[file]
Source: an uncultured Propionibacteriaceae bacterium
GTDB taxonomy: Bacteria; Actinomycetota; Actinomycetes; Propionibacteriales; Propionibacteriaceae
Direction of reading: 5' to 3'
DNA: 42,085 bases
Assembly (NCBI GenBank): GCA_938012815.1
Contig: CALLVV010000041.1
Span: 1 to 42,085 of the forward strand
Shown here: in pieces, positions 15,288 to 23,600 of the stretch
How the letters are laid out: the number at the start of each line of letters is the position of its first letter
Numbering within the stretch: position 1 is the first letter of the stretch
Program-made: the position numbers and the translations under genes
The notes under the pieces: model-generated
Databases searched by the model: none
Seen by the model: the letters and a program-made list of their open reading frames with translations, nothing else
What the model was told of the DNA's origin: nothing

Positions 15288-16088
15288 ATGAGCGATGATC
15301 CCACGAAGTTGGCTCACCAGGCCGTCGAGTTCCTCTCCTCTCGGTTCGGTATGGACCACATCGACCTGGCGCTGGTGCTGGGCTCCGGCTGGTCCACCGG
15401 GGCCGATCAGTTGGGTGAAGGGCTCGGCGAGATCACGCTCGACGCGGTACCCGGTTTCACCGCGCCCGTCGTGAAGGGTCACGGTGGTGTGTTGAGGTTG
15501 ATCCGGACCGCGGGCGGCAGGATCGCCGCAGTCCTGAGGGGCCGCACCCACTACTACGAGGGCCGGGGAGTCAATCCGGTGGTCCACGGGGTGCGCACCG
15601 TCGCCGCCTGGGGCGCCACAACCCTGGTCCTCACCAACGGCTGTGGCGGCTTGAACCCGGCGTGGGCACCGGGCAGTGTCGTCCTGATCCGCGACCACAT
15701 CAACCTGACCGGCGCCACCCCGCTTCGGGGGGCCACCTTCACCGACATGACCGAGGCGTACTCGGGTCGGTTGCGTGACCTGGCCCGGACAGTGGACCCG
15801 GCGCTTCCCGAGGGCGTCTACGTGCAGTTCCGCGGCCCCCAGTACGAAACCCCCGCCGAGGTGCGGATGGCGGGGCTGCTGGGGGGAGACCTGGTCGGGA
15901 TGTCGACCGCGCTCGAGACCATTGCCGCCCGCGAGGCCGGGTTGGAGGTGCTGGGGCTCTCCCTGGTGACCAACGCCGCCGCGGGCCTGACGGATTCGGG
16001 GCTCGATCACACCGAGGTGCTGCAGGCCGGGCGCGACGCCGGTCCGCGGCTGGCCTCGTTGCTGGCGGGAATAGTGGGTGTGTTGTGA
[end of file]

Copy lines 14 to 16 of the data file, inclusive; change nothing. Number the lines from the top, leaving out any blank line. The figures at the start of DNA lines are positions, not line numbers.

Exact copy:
Seen by the model: the letters and a program-made list of their open reading frames with translations, nothing else
What the model was told of the DNA's origin: nothing

Positions 15288-16088